The guest column by Erik Rockwell (“Alternate route to school goals,” Jan. 17) was full of generalities and had little in the way of specific examples of how the virtual environment addresses the concerns of parents.
First, he never mentions how many students are in his “class.” He then claims that the technology he employs makes him a better teacher. He references his ability to give a “motivating” earful to a student that was lacking in applied effort. How he knew it was motivating and what did technology have to inspire the motivation?
However, the most serious issues regarding a virtual environment is the lack of social intercourse and daily personal interchange with fellow students as well as how does the virtual environment deal with hands-on skills, such as arts and crafts and team relationships for sports or music.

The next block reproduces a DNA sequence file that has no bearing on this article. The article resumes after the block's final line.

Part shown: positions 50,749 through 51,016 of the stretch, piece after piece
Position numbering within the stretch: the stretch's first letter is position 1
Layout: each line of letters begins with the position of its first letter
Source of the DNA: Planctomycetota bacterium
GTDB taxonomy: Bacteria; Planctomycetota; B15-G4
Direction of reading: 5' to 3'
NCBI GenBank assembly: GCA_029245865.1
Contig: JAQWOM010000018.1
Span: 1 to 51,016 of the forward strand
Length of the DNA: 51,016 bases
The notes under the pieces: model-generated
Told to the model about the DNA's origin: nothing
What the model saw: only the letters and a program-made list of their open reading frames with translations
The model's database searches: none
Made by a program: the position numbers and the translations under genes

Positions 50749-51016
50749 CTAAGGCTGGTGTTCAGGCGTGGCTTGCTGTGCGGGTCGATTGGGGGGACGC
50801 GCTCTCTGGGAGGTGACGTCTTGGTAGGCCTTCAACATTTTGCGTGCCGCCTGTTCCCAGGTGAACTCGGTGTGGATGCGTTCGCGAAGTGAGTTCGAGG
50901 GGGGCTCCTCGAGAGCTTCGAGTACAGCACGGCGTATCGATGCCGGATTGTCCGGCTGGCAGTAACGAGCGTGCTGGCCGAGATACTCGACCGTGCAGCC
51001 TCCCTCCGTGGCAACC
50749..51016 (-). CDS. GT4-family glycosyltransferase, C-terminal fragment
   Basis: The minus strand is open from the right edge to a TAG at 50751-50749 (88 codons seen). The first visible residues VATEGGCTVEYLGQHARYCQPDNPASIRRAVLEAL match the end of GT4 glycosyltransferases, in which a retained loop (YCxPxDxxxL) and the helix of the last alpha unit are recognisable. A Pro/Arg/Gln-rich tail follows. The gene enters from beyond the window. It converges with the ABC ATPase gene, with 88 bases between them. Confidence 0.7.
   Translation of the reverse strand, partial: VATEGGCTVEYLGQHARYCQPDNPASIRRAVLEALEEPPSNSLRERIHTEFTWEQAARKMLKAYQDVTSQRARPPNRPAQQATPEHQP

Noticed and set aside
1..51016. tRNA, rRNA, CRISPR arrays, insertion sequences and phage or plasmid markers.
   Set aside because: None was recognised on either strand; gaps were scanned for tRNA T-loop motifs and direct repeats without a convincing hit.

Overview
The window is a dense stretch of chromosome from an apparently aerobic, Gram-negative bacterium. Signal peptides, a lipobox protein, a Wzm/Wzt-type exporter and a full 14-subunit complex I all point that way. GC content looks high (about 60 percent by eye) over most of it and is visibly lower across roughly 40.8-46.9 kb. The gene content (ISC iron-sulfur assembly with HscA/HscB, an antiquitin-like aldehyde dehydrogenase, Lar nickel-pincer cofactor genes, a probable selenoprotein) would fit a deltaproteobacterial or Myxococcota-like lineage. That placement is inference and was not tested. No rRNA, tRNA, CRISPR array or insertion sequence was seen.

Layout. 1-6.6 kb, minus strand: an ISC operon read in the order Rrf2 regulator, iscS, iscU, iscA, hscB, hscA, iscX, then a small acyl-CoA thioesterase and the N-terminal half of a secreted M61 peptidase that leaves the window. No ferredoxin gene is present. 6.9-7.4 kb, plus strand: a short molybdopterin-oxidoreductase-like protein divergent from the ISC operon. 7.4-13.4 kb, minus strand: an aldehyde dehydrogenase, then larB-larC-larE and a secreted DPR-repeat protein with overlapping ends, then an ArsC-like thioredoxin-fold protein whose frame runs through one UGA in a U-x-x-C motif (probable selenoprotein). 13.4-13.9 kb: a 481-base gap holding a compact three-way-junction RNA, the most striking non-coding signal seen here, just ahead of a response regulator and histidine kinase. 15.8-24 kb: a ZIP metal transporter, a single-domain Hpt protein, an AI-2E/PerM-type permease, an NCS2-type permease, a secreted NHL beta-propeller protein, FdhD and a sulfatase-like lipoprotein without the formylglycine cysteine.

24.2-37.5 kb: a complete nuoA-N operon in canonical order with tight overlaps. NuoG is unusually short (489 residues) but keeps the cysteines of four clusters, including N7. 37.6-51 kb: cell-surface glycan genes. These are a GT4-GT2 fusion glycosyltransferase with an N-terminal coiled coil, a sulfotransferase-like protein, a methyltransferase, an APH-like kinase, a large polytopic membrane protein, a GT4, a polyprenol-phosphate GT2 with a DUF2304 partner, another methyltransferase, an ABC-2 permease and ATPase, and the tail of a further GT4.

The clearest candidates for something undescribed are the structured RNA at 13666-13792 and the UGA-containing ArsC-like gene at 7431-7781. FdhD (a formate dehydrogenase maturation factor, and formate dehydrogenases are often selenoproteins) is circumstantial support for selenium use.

I am sure Rockwell is a dedicated teacher, but he needs to get a “motivating earful” on how to promote his virtual academy.
I think technology can go a long way toward enhancing our education system. An example would be to engage various experts to publish brief topics on the web for use within schools. Think about a political science class that could access a brief summary on a particular critical issue (out of the many) by President Obama and a Republican counterpoint, say by John Boehner. This could revolutionize the public awareness process and would probably carry over to parents as well. The utility of this technology is endless.